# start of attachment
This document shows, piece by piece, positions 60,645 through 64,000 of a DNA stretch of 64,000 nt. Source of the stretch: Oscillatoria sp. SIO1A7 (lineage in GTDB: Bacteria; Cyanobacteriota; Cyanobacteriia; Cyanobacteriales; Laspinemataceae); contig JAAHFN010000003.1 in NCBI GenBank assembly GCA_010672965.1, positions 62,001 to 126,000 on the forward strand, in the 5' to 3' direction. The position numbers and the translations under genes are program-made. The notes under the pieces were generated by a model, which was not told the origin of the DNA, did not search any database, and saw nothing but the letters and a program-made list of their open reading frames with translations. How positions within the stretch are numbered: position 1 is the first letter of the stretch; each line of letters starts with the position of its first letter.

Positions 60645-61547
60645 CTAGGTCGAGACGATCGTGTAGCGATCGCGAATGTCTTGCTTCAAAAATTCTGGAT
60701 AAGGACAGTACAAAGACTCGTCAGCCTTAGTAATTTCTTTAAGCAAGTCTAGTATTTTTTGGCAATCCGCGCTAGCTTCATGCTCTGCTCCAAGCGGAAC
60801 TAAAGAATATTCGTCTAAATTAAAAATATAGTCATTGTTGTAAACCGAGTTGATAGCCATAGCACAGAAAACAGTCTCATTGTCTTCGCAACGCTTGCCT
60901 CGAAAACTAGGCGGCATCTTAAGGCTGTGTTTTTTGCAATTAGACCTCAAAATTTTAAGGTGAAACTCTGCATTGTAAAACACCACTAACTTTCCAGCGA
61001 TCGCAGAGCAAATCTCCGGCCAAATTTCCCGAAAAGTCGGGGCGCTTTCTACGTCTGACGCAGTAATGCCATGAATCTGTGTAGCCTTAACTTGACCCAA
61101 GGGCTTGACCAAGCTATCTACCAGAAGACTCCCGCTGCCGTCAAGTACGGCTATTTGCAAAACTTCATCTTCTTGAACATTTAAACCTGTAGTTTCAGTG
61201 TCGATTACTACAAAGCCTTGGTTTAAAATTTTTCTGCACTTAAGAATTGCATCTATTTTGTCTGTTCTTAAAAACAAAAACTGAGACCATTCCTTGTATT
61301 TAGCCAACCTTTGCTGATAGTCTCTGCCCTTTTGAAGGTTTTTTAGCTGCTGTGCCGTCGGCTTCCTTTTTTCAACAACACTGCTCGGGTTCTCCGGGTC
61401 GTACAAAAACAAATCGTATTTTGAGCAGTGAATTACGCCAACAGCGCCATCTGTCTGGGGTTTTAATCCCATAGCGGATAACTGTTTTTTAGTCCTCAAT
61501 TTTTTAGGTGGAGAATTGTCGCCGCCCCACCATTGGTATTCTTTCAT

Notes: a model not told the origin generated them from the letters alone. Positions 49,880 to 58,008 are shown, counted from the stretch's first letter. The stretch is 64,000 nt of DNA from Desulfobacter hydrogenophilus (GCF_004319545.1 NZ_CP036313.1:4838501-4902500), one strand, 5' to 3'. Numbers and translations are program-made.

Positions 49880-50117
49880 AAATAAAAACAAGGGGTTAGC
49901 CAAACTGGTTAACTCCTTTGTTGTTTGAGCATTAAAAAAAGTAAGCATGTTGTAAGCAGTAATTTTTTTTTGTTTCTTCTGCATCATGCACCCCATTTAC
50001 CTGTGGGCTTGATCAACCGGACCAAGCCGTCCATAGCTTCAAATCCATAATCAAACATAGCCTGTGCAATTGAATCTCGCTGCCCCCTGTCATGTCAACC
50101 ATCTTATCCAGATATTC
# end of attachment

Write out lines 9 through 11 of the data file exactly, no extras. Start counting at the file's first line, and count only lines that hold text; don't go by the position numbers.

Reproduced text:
61201 TCGATTACTACAAAGCCTTGGTTTAAAATTTTTCTGCACTTAAGAATTGCATCTATTTTGTCTGTTCTTAAAAACAAAAACTGAGACCATTCCTTGTATT
61301 TAGCCAACCTTTGCTGATAGTCTCTGCCCTTTTGAAGGTTTTTTAGCTGCTGTGCCGTCGGCTTCCTTTTTTCAACAACACTGCTCGGGTTCTCCGGGTC
61401 GTACAAAAACAAATCGTATTTTGAGCAGTGAATTACGCCAACAGCGCCATCTGTCTGGGGTTTTAATCCCATAGCGGATAACTGTTTTTTAGTCCTCAAT